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Napa County’s history holds its share of horrifying acts, including a murder-suicide along Sage Canyon Road on March 16, 1898. On that fateful day, the Julius Bhend violently claimed the young life of Victorina Sasselli, ending her promising future as a gifted writer and musician.

On that Wednesday afternoon, Joseph Sasselli and his 17 year old daughter, Victorina, were in good spirits as they were returning to their Chiles Valley home from St. Helena, until they crossed paths with 26-year-old Bhend.

After Joseph declined Bhend’s request to return to town, Bhend asked to drive Victorina to the Sasselli residence. Although she initially refused, Joseph assured her it would be all right. With that, Victorina changed buggies. Bhend’s horse quickly carried him and Victorina around a sharp turn in the road.

Shortly thereafter, three shots rang out but Joseph was initially unaware of their devastating reality. Bhend had shot Victorina twice, once in her right jaw and again in her right temple. He then stood up and shot himself in the head. His lifeless body was thrown to the ground as the frightened horse bolted.

Somehow, the dying Victorina managed to regain the reins and remain seated until another sharp turn in the road caused her to fall between the buggy’s front wheel and shafts. She was dragged for about 25 yards. Just past her home, Victorina was thrown to the ground and then run over by the buggy’s back wheels causing a gruesome head injury.

This horrifying scene was witnessed by her mother and maternal grandmother. They rushed to Victorina’s aid. While her mother fainted, her grandmother, Victorina Arnaud, picked Victorina up into her arms where the teenager died a few moments later.

As this tragedy played out, Joseph came across Bhend’s remains. Realizing what had transpired, Joseph rushed home to find his wife and mother-in-law sobbing over Victorina’s lifeless body. Understandably, Joseph was immediately consumed by immense grief and guilt for having sent his daughter off with her assassin.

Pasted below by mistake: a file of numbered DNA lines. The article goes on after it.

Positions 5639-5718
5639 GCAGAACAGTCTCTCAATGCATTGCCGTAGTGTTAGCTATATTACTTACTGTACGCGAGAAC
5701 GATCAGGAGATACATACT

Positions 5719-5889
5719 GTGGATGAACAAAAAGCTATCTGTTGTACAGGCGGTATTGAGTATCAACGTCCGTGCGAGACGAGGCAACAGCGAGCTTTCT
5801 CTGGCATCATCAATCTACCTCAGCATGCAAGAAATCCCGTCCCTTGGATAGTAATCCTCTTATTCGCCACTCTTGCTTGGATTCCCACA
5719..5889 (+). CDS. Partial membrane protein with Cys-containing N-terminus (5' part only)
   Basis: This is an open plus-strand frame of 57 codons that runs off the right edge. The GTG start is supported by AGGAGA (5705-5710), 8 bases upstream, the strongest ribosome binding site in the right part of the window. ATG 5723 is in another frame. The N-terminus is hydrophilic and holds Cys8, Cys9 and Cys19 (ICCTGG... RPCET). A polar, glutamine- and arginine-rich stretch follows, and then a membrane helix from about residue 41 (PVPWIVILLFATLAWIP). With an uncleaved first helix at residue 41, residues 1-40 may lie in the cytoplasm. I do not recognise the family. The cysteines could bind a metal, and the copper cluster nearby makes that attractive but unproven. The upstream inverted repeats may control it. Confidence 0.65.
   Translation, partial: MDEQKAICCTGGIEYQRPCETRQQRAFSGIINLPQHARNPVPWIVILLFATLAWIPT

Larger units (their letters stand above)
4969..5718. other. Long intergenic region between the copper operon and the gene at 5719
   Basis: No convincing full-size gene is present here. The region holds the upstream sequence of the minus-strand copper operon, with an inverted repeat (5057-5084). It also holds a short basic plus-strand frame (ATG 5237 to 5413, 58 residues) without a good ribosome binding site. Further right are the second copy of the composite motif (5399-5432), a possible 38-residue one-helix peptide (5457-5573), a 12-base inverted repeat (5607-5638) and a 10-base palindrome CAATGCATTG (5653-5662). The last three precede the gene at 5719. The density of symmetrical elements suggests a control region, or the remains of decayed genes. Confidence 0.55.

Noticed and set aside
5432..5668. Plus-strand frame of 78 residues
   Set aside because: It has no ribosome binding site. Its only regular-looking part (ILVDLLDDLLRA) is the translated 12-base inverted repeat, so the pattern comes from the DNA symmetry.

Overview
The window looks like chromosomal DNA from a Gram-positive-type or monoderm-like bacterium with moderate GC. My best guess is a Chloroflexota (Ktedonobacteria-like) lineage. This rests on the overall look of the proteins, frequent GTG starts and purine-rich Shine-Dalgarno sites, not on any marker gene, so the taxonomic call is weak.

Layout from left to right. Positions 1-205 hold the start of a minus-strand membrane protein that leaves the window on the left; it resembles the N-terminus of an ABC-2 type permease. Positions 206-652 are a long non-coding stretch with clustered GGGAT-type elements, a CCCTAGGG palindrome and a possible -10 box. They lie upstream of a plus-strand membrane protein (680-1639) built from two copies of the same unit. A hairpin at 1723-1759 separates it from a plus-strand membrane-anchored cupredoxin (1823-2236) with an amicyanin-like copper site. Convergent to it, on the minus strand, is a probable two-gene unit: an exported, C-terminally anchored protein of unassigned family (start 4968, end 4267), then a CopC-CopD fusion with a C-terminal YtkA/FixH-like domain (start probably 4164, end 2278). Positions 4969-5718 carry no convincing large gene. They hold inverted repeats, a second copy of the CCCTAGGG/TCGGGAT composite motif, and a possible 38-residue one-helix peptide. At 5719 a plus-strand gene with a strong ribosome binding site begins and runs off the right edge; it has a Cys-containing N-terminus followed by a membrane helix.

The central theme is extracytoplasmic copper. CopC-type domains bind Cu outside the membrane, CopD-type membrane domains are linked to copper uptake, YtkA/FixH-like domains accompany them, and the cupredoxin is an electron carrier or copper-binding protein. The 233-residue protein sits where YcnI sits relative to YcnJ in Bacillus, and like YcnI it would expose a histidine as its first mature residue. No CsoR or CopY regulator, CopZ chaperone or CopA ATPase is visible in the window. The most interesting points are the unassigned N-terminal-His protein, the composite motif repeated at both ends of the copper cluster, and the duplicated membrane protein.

An official inquest report revealed the details leading to the murder-suicide. Apparently, Bhend became obsessed with Victorina while working for a neighbor and constantly showed up at the Sassellis’ in the vain hope of winning her hand in marriage. Victorina always replied to his proposals — as she did with all of her many suitors — she was too young to marry anyone.

Her constant rejections eventually pushed Bhend over the edge. The Friday before the cold-blooded act, he went to San Francisco and returned to St. Helena inebriated where he continued to drink for days.

On March 14 a sober Bhend, a Swiss immigrant described as a steady and hard-working man, went to Steves’ Hardware store and purchased a revolver. On March 16, he drove a rented a horse and buggy to Chiles Valley. After being informed Joseph and Victorina were in St. Helena, he headed in that direction to eventually meet up with them and carry out his deadly plan.

On his body a note was found. It said, “Madam Sasselli: I am writing you for the purpose of demanding your pardon for the act that I have intention of doing. I would rather die with her than be separated from her. I love her too much to see her in the arms of another. Yours devotedly, Jules Bhend”

As for Victorina, she, her parents, grandmother and three of her six siblings were also from Switzerland.

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The Napa Register reported, “She was a beautiful young lady, spoke and wrote three languages and was an accomplished musician. She was not only attractive in appearance but possessed vivacious and charming manners.”

Authors W.F. Wallace and Tillie Kanaga wrote, “this young woman was probably one of the most intelligent and gifted personages that ever lived in this county...(her) poetry shows her to have had one of the brightest minds on this Coast, (her) verses equaling, if not surpassing that of Helen Hunt Jackson, the most brilliant poet that this Coast has ever produced.”

Hopefully, samples of her writings and other positive aspects about Victorina and her life will be a subject of a future column.

Unfortunately, Victorina was one of many local women in crisis during her era. However there was hope and help. In secrecy, a small group of brave local women established an underground women’s crisis assistance program.

At 7 p.m. on Thursday, March 28, at the Napa Library, I will share some of the details drawn from a personal journal about this piece of unknown Napa County history. For more information visit napalibrary.org or call 707-253-4235.

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